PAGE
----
Virtue in the Vice: Know when to act and when to wait, seek contentment
Written by Robin Meyers
December 2005 - January 2006
December 1, 2005

A monthly feature about spirituality

This is my last installment in a series of spirituality columns for United Church News called "The Virtue in the Vice," drawn from the title of my most recent book. I have sought to uncover a lively virtue in each of the seven deadly sins. The last sin, "sloth," may be the most misunderstood of all.

Sloth sounds archaic, and its true meaning is lost on the modern ear. Fred Craddock said once that sloth sounds like a big furry creature hiding under a rock, or describes it as being sluggish or lazy — "like lying too long in the bathwater or sleeping through breakfast."

Compared to the other deadly sins, being a couch potato sounds rather harmless. But the church had something much more deadly in mind when they warned us about acadeia and tristitia. The former is a lack of caring and an aimless indifference toward one's responsibility to God, while the latter is a sadness or sorrow that settles into a kind of permanent stupor. Sloth really means: I don't care. When we define it this way, we are all too familiar with sloth. The government's response to hurricane Katrina was about as "slothful" as it gets. What's more, the hyper-individualism of American culture causes us to withdraw from collective responsibility, lest we "burn out."

But there is actually a virtue buried in the deadly sin of sloth. While some seem paralyzed by sloth, others seem to think that they can never do enough. They are the mad prophets decrying the hypocrisies of our time, the busybodies who are perpetually cranky and full of angst, the naysayers and town-criers of doom who never seem to notice the sky, pick flowers, or enjoy a good joke.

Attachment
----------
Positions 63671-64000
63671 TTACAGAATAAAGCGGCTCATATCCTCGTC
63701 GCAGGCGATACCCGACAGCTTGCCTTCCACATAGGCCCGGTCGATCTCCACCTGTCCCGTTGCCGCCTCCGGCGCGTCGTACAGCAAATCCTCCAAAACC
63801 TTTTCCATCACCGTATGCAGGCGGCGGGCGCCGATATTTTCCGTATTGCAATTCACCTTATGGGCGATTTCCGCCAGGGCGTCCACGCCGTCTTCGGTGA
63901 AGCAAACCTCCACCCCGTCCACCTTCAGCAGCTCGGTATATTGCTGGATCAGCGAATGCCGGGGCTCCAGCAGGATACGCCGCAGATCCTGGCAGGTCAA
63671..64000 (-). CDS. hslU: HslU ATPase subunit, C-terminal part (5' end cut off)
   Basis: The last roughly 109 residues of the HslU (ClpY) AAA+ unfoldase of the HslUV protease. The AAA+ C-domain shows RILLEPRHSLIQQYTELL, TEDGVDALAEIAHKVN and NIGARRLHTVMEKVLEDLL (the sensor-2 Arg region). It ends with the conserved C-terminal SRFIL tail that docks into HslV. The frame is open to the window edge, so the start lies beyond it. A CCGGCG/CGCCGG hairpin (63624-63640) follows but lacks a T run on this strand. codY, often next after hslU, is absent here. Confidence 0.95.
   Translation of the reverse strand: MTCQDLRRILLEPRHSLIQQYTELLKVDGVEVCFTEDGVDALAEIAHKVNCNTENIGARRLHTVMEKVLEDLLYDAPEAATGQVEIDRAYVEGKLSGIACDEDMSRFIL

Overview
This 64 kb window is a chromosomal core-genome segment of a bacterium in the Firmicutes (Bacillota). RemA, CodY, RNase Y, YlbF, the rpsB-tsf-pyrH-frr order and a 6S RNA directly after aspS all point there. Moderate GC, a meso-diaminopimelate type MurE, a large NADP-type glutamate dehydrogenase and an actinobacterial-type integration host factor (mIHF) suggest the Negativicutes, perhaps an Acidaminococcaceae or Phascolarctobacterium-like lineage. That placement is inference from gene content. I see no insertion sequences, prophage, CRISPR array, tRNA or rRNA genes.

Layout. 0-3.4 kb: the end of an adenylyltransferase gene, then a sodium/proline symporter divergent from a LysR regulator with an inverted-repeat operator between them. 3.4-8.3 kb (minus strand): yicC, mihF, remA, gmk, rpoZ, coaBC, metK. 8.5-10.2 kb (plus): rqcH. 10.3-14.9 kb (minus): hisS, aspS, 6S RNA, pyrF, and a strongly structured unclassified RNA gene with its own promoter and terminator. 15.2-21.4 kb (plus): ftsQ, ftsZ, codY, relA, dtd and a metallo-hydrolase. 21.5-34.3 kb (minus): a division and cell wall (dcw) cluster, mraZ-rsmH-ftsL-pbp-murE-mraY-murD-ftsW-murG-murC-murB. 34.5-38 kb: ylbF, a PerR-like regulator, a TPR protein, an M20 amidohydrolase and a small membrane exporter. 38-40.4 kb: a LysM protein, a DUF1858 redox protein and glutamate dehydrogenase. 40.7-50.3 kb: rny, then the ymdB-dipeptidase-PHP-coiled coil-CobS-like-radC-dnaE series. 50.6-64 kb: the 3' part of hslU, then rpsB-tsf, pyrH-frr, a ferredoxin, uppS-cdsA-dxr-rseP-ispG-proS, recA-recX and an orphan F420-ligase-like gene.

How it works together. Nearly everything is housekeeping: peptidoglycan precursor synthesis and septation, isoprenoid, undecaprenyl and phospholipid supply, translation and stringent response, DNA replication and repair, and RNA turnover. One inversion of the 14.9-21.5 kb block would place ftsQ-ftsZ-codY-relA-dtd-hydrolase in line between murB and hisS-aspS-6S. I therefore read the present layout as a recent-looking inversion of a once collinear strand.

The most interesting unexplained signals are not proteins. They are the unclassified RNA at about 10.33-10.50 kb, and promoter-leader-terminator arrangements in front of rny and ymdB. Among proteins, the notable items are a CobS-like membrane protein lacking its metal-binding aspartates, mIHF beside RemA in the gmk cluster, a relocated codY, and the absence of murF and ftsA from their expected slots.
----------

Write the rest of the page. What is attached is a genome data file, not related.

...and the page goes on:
The opposite of sloth is not hyperactivity. Its redeemed form is contentment. We call it "the peace that passes all understanding."

As opposed to sloth, contentment is not a pretext for laziness, but a way of being in the world that knows when to act and when to wait. The contented person knows that there are times to expend energy and times to rest. Time to plant, and then, as in Mark's parable of the growing seed, time to let the seed grow (he does not know how). After all, nobody stands over a seed and shouts, "Come on now, grow!" A seed has its own future in its bosom.

One of the great secrets of life is to know when to do, and when to wait. But we can take our cue from the biblical ethic, because the order is not unimportant: first we do, and then we wait.

While the slothful does nothing but wait, and the hyper-vigilant feels guilty when not "multitasking," there is something in between: the contented. She is neither frozen by despair, nor unable to take a nap for fear that the world might fall apart as she sleeps. He is not lazy, but neither does he think for one minute that rest and pleasure are inappropriate responses to creation.

The contented among us can take off our watches, and not go back to the office at night. After all, the purpose and end of human existence is captured in the shorter Westminster catechism: "To love God, and enjoy God forever."

You can't do it all. Do what you can, and then be content.

The Rev. Robin Meyers is senior minister at Mayflower UCC in Oklahoma City. In the February/March 2006 issue The Rev. Lillian Daniel, pastor of First Congregational UCC in Glen Ellyn, Ill., and a frequent contributor to The Christian Century, will begin a six-issue guest column. 

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